This Glasgow Derby contest – held on this day in 1938 – attracted one of the biggest-ever attendances at Celtic Park, when 83,500 must have literally packed in to see the action.
And it was not the only big ground to see some football action that afternoon, as 37,600 crammed into Easter Road for the Edinburgh derby and there was even a Second Division record of 19,700 at Starks Park to see Raith Rovers take on East Fife.
At Celtic Park, Willie Maley put out a team of Kennaway, Hogg, Morrison, Lynch, Lyon, Paterson, Carruth, MacDonald, Crum, Divers, Murphy; the game was eight minutes late in starting due to the large crowd; and Celtic were on top right from the start, although the fans had to wait some time for the first goal.
That came in the 38th minute, when Johnny Divers received a pass from Johnny Crum, beat two men with a quick turn, then blasted the ball past Jenkins in the Rangers goal.
The onslaught continued after the interval and in 44 minutes, as Crum was going through the middle, Ronnie Simpson’s father Jimmy handled the ball and Malky MacDonald scored from the resultant penalty.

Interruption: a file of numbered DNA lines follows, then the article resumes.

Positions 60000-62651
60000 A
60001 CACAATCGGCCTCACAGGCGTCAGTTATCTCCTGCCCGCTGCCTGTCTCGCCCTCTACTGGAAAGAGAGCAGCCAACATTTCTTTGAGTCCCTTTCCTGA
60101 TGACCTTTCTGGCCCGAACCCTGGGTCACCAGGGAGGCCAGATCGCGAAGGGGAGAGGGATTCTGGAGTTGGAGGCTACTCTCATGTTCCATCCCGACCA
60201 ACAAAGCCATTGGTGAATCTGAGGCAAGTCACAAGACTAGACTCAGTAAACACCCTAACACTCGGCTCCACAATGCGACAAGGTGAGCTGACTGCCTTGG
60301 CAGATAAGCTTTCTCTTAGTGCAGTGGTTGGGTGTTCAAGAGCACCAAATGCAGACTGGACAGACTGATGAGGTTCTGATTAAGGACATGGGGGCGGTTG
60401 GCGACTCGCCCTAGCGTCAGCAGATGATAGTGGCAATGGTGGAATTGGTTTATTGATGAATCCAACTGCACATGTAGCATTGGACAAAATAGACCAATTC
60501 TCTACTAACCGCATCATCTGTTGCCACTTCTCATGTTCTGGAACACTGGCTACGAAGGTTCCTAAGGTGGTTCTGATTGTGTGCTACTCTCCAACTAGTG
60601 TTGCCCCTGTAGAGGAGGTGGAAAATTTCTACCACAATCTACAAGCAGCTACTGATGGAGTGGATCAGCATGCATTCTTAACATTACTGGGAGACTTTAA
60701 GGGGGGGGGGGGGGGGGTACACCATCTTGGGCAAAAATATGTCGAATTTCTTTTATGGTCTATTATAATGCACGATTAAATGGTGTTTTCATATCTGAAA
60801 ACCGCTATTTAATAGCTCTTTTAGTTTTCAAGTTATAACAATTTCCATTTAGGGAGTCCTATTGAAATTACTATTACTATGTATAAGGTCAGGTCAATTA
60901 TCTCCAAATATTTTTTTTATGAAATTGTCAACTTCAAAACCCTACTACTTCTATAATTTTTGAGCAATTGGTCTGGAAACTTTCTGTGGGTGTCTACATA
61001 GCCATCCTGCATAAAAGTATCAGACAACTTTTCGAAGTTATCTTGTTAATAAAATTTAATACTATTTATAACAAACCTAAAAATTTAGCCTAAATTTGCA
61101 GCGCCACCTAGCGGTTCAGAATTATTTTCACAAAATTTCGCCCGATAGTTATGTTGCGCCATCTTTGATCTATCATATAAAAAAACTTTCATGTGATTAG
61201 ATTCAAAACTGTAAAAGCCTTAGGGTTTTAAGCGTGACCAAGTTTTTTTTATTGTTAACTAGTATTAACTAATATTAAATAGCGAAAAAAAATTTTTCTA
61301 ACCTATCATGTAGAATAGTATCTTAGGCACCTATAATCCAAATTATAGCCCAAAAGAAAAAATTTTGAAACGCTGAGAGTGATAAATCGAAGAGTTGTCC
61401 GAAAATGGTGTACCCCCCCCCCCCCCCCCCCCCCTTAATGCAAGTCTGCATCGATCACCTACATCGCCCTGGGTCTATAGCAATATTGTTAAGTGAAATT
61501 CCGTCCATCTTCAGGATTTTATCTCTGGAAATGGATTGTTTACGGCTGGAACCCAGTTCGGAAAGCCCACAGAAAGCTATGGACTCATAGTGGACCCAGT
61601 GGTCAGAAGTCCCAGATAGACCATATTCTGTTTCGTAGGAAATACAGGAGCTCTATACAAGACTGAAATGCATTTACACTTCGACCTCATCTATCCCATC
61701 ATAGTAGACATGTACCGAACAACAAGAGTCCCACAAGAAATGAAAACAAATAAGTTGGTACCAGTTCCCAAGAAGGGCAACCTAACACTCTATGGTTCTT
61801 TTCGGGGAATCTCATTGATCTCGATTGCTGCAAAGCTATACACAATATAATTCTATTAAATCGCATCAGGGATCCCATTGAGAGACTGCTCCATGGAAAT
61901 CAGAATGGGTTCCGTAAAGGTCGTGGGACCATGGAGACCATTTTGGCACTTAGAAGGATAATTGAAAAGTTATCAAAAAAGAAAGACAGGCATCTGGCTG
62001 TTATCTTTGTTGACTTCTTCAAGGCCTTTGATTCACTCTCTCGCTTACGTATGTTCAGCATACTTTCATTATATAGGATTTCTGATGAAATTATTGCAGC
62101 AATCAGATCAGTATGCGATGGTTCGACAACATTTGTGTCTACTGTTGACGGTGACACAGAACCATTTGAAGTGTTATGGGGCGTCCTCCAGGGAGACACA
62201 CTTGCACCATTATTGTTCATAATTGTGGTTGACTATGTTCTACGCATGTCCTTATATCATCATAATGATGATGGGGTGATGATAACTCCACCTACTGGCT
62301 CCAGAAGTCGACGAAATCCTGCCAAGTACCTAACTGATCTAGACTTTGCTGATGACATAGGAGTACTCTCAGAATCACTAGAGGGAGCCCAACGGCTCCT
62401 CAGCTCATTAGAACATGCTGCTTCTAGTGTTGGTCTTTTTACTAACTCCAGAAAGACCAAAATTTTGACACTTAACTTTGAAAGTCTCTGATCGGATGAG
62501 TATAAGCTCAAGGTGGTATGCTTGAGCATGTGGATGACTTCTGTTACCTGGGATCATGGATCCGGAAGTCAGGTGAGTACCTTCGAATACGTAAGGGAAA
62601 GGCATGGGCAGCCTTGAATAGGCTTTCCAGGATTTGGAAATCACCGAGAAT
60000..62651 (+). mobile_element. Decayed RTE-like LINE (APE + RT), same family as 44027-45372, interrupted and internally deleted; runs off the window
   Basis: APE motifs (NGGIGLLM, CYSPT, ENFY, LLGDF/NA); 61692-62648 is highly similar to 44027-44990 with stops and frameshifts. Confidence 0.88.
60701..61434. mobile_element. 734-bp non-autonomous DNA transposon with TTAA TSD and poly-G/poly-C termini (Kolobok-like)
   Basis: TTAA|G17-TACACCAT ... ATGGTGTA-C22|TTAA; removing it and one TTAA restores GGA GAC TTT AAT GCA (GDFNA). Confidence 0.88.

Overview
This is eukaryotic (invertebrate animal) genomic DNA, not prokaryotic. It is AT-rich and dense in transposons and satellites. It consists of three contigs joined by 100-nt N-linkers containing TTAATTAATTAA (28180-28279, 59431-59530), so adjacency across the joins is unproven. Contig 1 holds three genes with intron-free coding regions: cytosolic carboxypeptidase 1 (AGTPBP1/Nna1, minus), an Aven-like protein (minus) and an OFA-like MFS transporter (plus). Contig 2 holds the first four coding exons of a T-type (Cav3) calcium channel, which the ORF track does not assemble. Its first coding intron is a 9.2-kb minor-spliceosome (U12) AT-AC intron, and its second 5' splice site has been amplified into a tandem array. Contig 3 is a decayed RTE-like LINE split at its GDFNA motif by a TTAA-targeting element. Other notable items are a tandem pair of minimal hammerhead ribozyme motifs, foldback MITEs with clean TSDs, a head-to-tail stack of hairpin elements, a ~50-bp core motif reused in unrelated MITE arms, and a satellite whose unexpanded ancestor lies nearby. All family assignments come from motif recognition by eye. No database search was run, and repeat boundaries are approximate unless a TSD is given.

The Light Blues defence was being overrun by clever forwards who were playing some brilliant football and Celtic got a third 17 minutes from time when Divers got his second with a well-taken drive.
It was a fine win by Celtic but unfortunately, the headlines in the press the following day tended to concentrate on the obvious crowding inside the ground, which had led to some of them swarming on to the ground for safety.
Happy New Year!
PS – The Johnny Crum mentioned in the tale above was born on this day in 1912 and after a spell with Ashfield Juniors, joined Celtic in February 1932.
Over the following ten years, Johnny went on to make 280 appearances for the club, scoring 101 goals. The two most well-known of these were firstly, in the 1937 Scottish Cup final win against Aberdeen, when he opened the scoring; and then a year later, in the Empire Exhibition Trophy final against Everton at Ibrox, Johnny scored the winner in extra-time.
Johnny Crum died at Hyndland, Glasgow, on 6 July 1969.